Do you have a dream assignment?
I think my dream assignment is more of a travel/documentary assignment. I’ve always been a huge fan of Saveur magazine. I just love their approach. They’re like the National Geographic of food. It’s more about the culture as opposed to…like what I do now is I shoot a lot of restaurant “stuff” – restaurant reviews and things for their website and hotels…it’s all great but it’s missing the culture behind the food as opposed to what a lot of these things are. It’s more surface and selling something. I would really love to get back to what attracted me to photography in the first place which is connecting with people and discovering cultures I wasn’t familiar with before.

What’s the weirdest thing in your camera bag?
Yesterday the weirdest thing in my camera bag, I discovered I had a hammer in there. When I was cleaning up my gallery, I was moving things around and somehow this hammer had fell into my bag. I didn’t even realize because I was in such a hurry, I went off to my shoot and it was so incredibly heavy I was like, “wow, why is my bag so heavy today?” And at the end of the day I’m exhausted and I open up the side back pocket, the one I don’t use that much and I open it up and there’s this big hammer in there and I’m like “oh there you go, that would explain it.”

Do you have a latest gear obsession?
That’s the funny thing about me is that I don’t care much about gear, I’m not that gear-oriented. I’ve had the same three lenses for seven years: a 50mm, a 16-35mm, and a 100mm macro. Those seem to do fine for me, and if I ever need something else, I’ll rent it.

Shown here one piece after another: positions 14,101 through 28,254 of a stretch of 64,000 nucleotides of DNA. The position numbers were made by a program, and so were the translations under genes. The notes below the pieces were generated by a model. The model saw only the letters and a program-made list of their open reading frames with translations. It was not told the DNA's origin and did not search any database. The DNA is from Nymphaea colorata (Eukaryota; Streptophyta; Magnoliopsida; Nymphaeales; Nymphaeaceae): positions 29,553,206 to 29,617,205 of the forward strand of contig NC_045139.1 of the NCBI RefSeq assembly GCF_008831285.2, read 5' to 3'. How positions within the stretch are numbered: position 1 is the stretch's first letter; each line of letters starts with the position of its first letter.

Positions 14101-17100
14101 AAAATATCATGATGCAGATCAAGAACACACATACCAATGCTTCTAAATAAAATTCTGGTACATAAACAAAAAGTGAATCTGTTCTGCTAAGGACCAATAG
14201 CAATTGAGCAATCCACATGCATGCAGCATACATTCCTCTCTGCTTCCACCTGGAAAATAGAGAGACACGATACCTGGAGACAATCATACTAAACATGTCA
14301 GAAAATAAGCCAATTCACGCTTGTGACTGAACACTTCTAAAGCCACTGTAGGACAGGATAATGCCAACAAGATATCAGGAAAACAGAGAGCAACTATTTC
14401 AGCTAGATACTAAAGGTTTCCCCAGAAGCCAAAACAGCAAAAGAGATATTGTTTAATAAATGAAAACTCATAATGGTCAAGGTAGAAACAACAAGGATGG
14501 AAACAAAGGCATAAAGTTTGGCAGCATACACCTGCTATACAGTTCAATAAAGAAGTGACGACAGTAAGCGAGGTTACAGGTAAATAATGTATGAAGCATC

the funny thing about me is that I don’t care much about gear

What are some of your all time favorite photo books?
One that has influenced me quite a bit is Nick Waplington who did “The Wedding.”. That book spoke a lot to me because there’s something very familiar about that whole environment there that is… if you see it, you’ll wonder how I grew up when you look at how strange it’s subjects are there, but there’s something very comfortable and familiar to me about that. It opened my eyes that as unsophisticated I am and my circle is probably that my demographic, my vision has worth and value and I can go out there and shoot the people I love and it’s valuable. It’s weird to say probably if you look at my portfolio because I shoot a lot for Houston Magazine which is very the wealthy and upper class and probably not like anything like where I’m from. That is the thing that impacted me. This is real, this is something familiar to me. I can see the beauty in this even if most people don’t.

What projects are you working on in 2012?
I’m very freelance, so from one day to the next I never know what I’m going to be doing. The big major thing I’m working on that has nothing to do with my own photography, but I’m excited about is this art gallery I’m opening with my partner Luqman Kaka. All these years we’ve wanted to do something together, some project that allowed us to explore some of our ideas that we’ve had. We’re a couple of daydreamers.

We’re constantly coming up with crazy ideas that have no ability or venue to make it actually happen. This opportunity suddenly popped open out of nowhere where I discovered this gallery space was becoming available and I thought this might be an opportunity here. So we’re going to do this gallery that’s focused on photography, but we’ll venture into other mediums occasionally and that’s going to get started July 2. I’m really excited about it. Who knows what will happen or where it’ll go.

What’s the gallery called?
It’s called Be Human Gallery. I’m definitely motivated to get Texas photographers in there.

What’s your favorite barbecue?
I’m a traditionalist. I still really love Goode Company Barbecue. I haven’t found a place I like better than that.

Do you have a favorite breakfast taco?
Cochinita pibil taco at a place called The Bullet in Katy, Texas.

Do you have any hobbies outside of photography?
Yeah, I really like gardening. I’ve always had a secret desire to be a landscape designer. So I mess around with a little bit of that at home. Not that great but I enjoy it. I also enjoy mechanics. I like to work on my car. My wife’s got a Mini Cooper. If you have a Mini Cooper, you know they break down constantly and they’re garbage but I love it because it keeps me busy. I’m always doing something with that car and right now it’s in a million pieces in my garage.

Do you have a favorite Texas getaway?
I really love going to Austin. We have friends out there we visit occasionally.